I even have a moment of panic, now and then, thinking that if really this is as good as it gets, I may have to refund the client's money. After all, some people don't work hard and don't perform at work, and my resumes are based on truth and fact - no embellishments of any kind.

But that hasn't happened yet! After having my client complete a questionnaire, and after interviewing my client for additional facts - juicy info that defines that client's value - the "after" version is markedly different and much more influential.

Here's an example. A recent client's "before" resume listed the following information:

  • confident, effective communicator, creative problem-solver
  • provide excellence in customer service and negotiation
  • delegate tasks and allocate timelines for production
  • organize large scale projects from conception to final build
  • drafted and presented 3 multi-million dollar proposals, closing each contract

There was even a tag-line, which read "Exceeding Expectations in Every Interaction."

Here are a few "after" bullets:

  • Tripled expected project profit with outstanding preparation in sales proposal, hard contract negotiations, and relentless management of build.
  • Presented and closed three $multi-million proposals.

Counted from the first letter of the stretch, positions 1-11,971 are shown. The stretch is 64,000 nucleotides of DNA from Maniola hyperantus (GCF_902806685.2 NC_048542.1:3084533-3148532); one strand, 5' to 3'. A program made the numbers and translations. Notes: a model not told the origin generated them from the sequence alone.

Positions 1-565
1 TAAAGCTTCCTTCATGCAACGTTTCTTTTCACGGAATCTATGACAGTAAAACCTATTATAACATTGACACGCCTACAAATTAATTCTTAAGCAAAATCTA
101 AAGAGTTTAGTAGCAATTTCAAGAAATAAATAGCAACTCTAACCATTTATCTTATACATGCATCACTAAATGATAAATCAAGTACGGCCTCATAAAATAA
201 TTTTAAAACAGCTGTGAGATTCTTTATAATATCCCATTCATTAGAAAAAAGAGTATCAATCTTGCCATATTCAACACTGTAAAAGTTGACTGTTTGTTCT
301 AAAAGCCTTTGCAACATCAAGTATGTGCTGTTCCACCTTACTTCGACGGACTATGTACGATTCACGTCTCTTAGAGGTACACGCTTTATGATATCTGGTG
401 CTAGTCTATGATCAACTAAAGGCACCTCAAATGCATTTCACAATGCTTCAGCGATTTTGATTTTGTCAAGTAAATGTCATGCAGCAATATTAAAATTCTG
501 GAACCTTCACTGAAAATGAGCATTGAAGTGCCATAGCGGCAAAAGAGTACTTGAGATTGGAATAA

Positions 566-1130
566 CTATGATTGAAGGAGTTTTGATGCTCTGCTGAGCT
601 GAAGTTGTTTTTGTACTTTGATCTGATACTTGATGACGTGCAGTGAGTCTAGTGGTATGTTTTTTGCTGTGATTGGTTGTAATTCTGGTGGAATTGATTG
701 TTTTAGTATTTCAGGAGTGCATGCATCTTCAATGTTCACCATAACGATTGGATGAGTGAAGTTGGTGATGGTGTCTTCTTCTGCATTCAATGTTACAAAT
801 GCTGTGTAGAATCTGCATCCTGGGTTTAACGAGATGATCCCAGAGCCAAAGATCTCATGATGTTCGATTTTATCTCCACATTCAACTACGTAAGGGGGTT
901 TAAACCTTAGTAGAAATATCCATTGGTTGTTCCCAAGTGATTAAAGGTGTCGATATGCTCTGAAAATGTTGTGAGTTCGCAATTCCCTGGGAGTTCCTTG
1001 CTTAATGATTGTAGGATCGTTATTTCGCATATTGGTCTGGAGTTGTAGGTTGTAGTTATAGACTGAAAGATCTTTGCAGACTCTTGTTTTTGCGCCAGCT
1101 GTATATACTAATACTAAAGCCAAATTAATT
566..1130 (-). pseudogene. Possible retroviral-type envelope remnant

• Doubled expected gross profits with well-planned proposals, precise budgeting, and detailed contract bid management.
  • Saved a $2M client with proactive negotiations and by taking over as Project Manager.

The new tagline, which to be effective must give you a clear indication of the position the client is qualified to hold, and which must be related to the bottom line, reads as follows:

"9-year, award-winning track record of managing construction projects and consistently maximizing revenues through reputation-building quality, management of expectations and trades, and skilful negotiations."

The client's resume content was rich with examples of how this client had put skills to use, to the benefit of the employer's bottom line. Proving you provide a return on investment, i.e. that your hire won't cost, but will benefit, is the single factor that will lead to more job offers, guaranteed.

And the single factor that will lead to more interviews? Today it's key words and phrases that meet the demands of the Applicant Tracking Systems.

-dedicated to composing masterful resumes that land interviews and job offers, Stephanie